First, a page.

The Angels’ home base in Anaheim is skipped over (yet Tropicana Field in Tampa is in?) so they only get recognition for their spring home in Tempe, Ariz., as well as Smith’s Ballpark in Salt Lake City (home of their Triple-A Bees) and Lake Elsinore Diamond in Riverside County (home of their Single-A Storm).

If it helps, there are two distinct photos of Shohei Ohtani in the foreground of the entries describing Chase Field in Phoenix and Yankee Stadium in New York.

How it goes in the scorebook

A mark of success, as long as the photos do most of the talking.

A true picture book (with shots mostly curated from corporate entities such as Alamy and Getting Images as indicated in the credit section) with extended captions might have taken this from excellent to exceptional. It would have also been a bit more personal if all the shots came from the same persons or team of photogs, to also have them share their experiences of being on the site.

The choice instead is to have Mansfield make the picks of the pics, do the research and sometimes spend too much space rehashing history and pedestrian information that many baseball folk likely already know, or its detailing doesn’t really do anything to augment or highlight the actual stadium or park.

Of note, Mansfield references the seat color scheme of Dodger Stadium’s levels, but doesn’t seem to know that the dark blue/turquoise/tangerine/yellow palate is meant to represent a day at the beach, finally restored to its original 1962 plans.

He also mentions that is regarded as a pitcher’s park, but “whether that is due to the Dodgers’ history of employing dominant pitchers such as Fernando Valenzuela, Orel Hershiser and Clayton Kershaw or the park’s location is up to debate. Cool evening air coming inland from the ocean is denser than the air during the daytime, thus reducing a batted ball’s trajectory during night games.”

Thanks, Professor Proton, but more on what Sandy Koufax and Don Drysdale did in their Hall of Fame careers might have added more credibility. Also, more on how much an engineering feat it was to have 21 terraced entrances carved into the hillside but still holding its SoCal ‘60s modernism might have been more appropriate. Thanks for the reference/rehash how low-income Mexican American families were displaced for the city to give Walter O’Malley the property to build, but what does that have to do with this kind of presentation?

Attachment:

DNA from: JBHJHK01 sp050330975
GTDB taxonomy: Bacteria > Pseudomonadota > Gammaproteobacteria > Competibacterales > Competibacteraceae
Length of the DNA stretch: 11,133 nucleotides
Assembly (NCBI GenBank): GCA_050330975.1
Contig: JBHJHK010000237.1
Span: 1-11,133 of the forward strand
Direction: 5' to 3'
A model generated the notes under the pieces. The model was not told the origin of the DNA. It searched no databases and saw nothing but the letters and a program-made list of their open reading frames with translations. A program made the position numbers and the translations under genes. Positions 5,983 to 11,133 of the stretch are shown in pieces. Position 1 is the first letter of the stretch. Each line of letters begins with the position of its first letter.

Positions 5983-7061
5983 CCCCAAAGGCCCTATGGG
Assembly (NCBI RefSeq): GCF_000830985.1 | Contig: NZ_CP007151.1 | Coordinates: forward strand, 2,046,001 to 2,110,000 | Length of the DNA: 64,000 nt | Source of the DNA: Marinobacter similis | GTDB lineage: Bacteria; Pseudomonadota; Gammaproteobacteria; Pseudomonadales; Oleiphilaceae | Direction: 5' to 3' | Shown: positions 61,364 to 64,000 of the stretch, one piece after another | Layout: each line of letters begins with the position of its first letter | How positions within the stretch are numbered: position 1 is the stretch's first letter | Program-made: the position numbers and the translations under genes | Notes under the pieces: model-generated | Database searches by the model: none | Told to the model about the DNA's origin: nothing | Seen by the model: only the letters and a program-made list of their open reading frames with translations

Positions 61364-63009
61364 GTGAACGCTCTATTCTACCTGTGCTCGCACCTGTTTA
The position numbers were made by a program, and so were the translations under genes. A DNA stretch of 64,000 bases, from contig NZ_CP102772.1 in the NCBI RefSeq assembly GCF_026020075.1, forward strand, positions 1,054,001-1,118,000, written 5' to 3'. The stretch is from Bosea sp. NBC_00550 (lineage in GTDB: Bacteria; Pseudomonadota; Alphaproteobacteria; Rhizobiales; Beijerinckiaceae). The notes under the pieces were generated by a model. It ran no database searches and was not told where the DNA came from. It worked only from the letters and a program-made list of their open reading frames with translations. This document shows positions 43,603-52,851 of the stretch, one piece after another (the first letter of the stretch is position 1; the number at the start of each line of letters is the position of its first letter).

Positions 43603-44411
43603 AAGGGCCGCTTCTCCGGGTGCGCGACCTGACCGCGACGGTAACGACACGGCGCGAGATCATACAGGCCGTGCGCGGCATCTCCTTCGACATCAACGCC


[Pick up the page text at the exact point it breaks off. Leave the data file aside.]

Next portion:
Mansfield uses the introduction to try to frame “remarkable,” and relates how historic charm can fit in and have as much impact as futuristic design for the person trying to create a memory. What surrounds the park (such as how Jackie Robinson Memorial Ballpark in Daytona Beach, Fla., can also create that island feel for the Single-A Tortugas as the oldest surviving minor league stadium still in regular use, built in 1914) can have an equal impact on the experience as something deep in a city’s downtown surroundings of historic structures and landmarks.

We’re thankful he includes places such as Carroll B. Land Stadium, home of Point Loma Nazarene University in San Diego, to show off its ocean vistas. But it also may be a reminder that Eddy D. Field Stadium in Malibu, home of the Pepperdine Waves, is equally if not exceedingly majestic in how it was placed on the ocean cliffs.

If gold standard for books on ballparks to explain their impact on urban development remains Paul Goldberger’s 2019 “Ballpark: Baseball in the American City,” by the New York Times’ architecture writer (our review here with another post about it as it pertains to Long Beach’s potential baseball stadium), then this fits just as nicely as a compliment to how the photographs hold up to present the visual experience as well.  

You can look it up: More to ponder

== One of the coolest ballpark-related, visually stimulating stories we’ve ever pulled off was for the Los Angeles Times, which involved the newspaper dedicating almost the entire front page of its Sunday, July 28, 2018 section to run 30 depictions of minimalist stadium graphic recreations by Orange County-based S. Preston. Online, the story remains with a superb interactive feature allowing the reader 20 seconds for each picture to determine which ballpark is represented by the Preston creation.

== For what it’s worth: Kansas City’s Kauffman Stadium didn’t make the cut in “Remarkable Ballparks.” The Royals are celebrating 50 seasons at a somewhat beloved and fountain-noteworthy landmark, but there is already talk about when, not if, new principal owner John Sherman moves the team to a brand new facility, perhaps built at a site near the Interstate 70/29 interchange that would accentuate the city’s skyline. Kauffman Stadium, named after the founding owner 20 years after its 1973 opening as Royals Stadium, arrived four seasons after the AL expansion team came into being, granted a franchise when the Athletics moved to Oakland a few years earlier. That forced the Royals to start play in the city’s 1923-built Municipal Stadium, a place so old the Kansas City Monarchs’ Negro League team once called it home. Kauffman Stadium’s existence in the Truman Sports Complex next to Arrowhead Stadium (home of the NFL’s Chiefs) might be convenient to fans, but it is thought to now be too far outside the city’s economic business core. The Royals’ lease at Kauffman Stadium doesn’t come up until after the 2030 season, but they’re already trying to figure out if they can move by 2026 Opening Day, should a public-funding ballot measures be approved. “So much of our reporting these days is on ballpark-related development, and a new downtown Kansas City Royals ballpark is really a development play, not a baseball play,” says the Ballpark Digest.

== More interactive ballpark media: Pop Chart Lab, Inc., is off the charts with its design of a 12-by-16-inch hard stock poster Major League Ballpark Scratch-Off Chart, which encourages people to not just check off parks they’ve been to but also, with a coin (or guitar pick), scratch off the park on the chart to see a full-detailed color version of it. Created in 2019, it sells for $25 (or more, if framing is desired with wall mounting magnets) at PopChart.co.